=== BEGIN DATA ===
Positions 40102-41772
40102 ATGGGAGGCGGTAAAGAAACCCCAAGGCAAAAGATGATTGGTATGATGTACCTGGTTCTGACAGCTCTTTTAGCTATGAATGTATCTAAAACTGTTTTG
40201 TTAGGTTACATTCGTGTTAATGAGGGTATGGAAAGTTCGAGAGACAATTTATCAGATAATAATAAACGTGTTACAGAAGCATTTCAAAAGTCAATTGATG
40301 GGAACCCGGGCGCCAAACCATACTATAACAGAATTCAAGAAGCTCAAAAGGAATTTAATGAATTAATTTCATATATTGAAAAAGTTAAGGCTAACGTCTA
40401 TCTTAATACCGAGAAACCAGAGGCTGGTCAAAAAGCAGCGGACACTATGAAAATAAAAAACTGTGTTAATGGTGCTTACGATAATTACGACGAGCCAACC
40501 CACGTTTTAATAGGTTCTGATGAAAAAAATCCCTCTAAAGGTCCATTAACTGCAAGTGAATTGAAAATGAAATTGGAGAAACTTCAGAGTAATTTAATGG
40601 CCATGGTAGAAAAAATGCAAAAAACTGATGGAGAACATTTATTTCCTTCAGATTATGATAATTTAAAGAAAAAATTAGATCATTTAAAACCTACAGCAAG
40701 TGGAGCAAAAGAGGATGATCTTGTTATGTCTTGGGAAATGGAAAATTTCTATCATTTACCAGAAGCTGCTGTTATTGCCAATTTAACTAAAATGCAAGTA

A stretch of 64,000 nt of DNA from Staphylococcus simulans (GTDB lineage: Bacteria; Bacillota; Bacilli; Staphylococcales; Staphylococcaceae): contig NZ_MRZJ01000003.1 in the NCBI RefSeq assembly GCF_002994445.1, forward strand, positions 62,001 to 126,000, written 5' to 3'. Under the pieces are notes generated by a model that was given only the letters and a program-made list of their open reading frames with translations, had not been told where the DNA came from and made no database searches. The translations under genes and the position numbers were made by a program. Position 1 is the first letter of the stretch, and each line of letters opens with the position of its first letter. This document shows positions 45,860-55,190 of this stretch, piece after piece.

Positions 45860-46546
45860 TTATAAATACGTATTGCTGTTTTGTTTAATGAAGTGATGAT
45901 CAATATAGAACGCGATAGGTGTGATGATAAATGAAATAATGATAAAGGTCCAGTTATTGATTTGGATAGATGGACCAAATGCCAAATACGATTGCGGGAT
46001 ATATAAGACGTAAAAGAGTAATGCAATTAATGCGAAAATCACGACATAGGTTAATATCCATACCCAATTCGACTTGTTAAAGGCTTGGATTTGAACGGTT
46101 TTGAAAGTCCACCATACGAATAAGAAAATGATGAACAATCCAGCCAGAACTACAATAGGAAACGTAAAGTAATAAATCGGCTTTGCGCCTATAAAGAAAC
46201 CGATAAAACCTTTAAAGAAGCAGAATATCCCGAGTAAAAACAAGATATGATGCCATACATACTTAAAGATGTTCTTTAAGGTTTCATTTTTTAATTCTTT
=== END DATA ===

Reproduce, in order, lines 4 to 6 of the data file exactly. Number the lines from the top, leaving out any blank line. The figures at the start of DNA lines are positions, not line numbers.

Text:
40301 GGAACCCGGGCGCCAAACCATACTATAACAGAATTCAAGAAGCTCAAAAGGAATTTAATGAATTAATTTCATATATTGAAAAAGTTAAGGCTAACGTCTA
40401 TCTTAATACCGAGAAACCAGAGGCTGGTCAAAAAGCAGCGGACACTATGAAAATAAAAAACTGTGTTAATGGTGCTTACGATAATTACGACGAGCCAACC
40501 CACGTTTTAATAGGTTCTGATGAAAAAAATCCCTCTAAAGGTCCATTAACTGCAAGTGAATTGAAAATGAAATTGGAGAAACTTCAGAGTAATTTAATGG